There are several reasons that RVs require a lot more a/c than a typical residence, starting with relatively thin walls (modest insulation), a proportionally high amount of glass in the walls (e.g. windshield), no attic, hot air under the floor, etc. etc. Further, RVs have a high rate of heat gain, especially in full sun. Basically a box lying in the sun that heats up quickly. Every wall is an exterior wall, so occupants are rarely more than 3-4 feet from a warm exterior wall and local hot spots abound.   In full sun or temperatures above 90 it is common for the a/c units to run non-stop to stay abreast of the heat gain.  In 100 degree temps with no shade, my guess is the a/c's will run non-stop and still may not be able to maintain a consistent 80 degree internal temperature. However, external color is a factor - white coaches fare better than those painted with elegant but darker colors.

Coaches above about 30 ft need two a/c units of 13.5 or 15k btu each, and coaches over 40 ft need three.  Each 13.5 or 15k btu RV a/c units uses 1300-1400 watts per hour in hot weather. Your 1 kw solar and 5 kwh battery bank are only a drop in a bucket.

RV sidewalls are already insulated, usually with foam board sandwiched between the inner and outer skins. Typically only 1.25"-1.5", since the entire wall thickness is probably no more than 2". The better quality rigs have the available space pretty well-filled, but some brands may have a sloppy fit with gaps. Getting at those gaps to fill with something may be challenging, though. Most newer rigs (say post-2002) have pretty decent floor and ceiling layers & insulation, but again it varies by the original price point. Skimping on construction quality under the covers is a common way of keeping the price point down.

It's often possible to make improvements in RV heat gain, sometimes dramatic ones, but it's still a hot box. The area around the windshield and front cap in a motorhome is often fruitful grounds for improved insulation.
« Last Edit: July 22, 2017, 07:41:31 AM by Gary RV_Wizard »
Gary
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Gary Brinck
Summers: Black Mountain, NC
Home: Ocala National Forest, FL

Drifterrider

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Re: How much AC in a class A and spray foam?
« Reply #3 on: July 25, 2017, 06:51:44 AM »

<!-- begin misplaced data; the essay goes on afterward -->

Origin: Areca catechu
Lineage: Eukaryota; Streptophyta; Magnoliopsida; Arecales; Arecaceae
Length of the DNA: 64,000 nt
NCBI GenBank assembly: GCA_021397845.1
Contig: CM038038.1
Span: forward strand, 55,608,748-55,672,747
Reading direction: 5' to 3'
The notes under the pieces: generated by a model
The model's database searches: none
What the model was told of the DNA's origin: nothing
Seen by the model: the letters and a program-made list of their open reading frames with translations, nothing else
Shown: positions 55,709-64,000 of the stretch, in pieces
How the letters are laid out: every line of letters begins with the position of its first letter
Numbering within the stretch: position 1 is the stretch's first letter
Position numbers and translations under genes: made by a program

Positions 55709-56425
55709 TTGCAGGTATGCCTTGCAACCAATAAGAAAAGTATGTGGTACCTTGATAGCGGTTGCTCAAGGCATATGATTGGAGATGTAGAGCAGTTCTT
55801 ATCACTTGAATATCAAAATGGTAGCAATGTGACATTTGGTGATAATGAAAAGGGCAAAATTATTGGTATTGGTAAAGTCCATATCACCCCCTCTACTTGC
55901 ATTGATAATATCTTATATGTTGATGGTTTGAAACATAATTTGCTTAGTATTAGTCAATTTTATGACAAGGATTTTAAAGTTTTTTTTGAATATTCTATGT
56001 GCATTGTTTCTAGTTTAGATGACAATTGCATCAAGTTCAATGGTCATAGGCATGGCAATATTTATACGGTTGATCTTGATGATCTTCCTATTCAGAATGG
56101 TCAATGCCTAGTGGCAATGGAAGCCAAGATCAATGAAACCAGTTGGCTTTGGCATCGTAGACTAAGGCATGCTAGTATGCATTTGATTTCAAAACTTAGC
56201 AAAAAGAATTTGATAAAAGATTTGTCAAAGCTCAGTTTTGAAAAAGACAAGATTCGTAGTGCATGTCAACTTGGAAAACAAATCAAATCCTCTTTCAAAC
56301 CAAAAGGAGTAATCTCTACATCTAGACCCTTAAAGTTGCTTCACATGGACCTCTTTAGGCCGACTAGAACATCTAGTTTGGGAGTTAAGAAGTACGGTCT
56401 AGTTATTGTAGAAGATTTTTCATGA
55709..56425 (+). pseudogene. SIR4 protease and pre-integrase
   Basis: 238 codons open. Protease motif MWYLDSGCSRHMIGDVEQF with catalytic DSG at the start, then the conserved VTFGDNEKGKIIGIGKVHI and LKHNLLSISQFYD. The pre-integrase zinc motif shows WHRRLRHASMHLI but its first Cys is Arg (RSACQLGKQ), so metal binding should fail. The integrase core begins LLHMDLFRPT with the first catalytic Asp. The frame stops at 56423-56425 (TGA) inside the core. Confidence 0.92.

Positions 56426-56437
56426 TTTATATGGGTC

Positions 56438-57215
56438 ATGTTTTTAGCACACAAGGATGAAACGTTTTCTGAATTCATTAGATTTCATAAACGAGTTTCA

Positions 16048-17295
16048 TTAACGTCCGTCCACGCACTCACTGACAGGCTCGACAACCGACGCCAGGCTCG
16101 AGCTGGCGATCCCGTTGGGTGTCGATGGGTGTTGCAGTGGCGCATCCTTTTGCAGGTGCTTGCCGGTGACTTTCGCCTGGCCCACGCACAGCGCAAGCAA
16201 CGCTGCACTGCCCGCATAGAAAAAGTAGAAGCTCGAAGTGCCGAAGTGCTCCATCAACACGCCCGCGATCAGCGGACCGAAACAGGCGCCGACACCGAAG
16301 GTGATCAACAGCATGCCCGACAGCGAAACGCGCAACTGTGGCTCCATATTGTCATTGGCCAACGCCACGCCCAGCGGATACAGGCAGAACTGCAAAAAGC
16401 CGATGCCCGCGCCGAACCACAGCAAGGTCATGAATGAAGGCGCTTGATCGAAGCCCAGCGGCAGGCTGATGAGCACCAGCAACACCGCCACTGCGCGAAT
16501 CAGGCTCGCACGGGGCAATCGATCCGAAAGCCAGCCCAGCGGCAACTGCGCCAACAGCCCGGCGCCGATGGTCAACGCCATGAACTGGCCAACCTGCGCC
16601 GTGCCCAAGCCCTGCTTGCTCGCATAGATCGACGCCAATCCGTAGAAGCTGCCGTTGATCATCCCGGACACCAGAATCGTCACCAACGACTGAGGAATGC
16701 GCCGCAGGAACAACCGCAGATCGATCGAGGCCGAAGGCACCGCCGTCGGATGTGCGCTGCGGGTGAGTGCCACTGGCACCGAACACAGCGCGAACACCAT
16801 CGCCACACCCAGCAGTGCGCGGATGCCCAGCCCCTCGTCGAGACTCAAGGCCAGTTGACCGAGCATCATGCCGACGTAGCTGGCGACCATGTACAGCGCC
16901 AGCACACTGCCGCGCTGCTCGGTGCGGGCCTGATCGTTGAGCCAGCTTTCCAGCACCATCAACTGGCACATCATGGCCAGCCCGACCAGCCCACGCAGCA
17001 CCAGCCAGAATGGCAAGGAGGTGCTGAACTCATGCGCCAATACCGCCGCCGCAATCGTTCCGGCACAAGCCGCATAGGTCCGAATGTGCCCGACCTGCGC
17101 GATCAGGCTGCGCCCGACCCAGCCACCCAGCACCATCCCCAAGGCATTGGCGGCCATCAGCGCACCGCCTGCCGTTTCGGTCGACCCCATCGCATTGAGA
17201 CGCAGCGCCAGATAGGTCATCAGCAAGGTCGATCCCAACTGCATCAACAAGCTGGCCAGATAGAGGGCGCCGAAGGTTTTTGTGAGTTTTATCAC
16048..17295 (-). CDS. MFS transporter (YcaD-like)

There is a good video on YouTube made by Gonewiththewynns.  They have a large coach and run their A/C off batteries.  They  have a LARGE bank of batteries (much money) and a LARGE solar panel assembly (much more money) but they tell you how they did it.  It is worth watching.  They also mention a "soft start" system for their A/C so you don't damage the equipment.

Gary RV_Wizard

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Re: How much AC in a class A and spray foam?
« Reply #4 on: July 25, 2017, 10:19:20 AM »
gonewiththewynns near always has sound practical advice. They also cover RV solar and AC on their website - see http://www.gonewiththewynns.com/off-grid-solar-rv-air-conditioning
Gary
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Gary Brinck
Summers: Black Mountain, NC
Home: Ocala National Forest, FL

RedandSilver

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Re: How much AC in a class A and spray foam?
« Reply #5 on: July 25, 2017, 10:58:09 AM »

If anyone has a route to suggest, let me know.


Yes buy a different coach.

MOST people will tell you a coach with no slides is not as nice as a coach with slides.

Running AC and Solar in the same sentence should be avoided.


AC running off of Solar will disappoint you even after spending big bucks on batteries and the like.

Trying to re-insulate a coach is more than likely going to give you a very very small amount of benefit vs. all the work to do it.

You would gain more benefit from parking under trees then doing a lot of work and still being too hot.
2002 Rexhall Rose Air  Cummins 8.3  350hp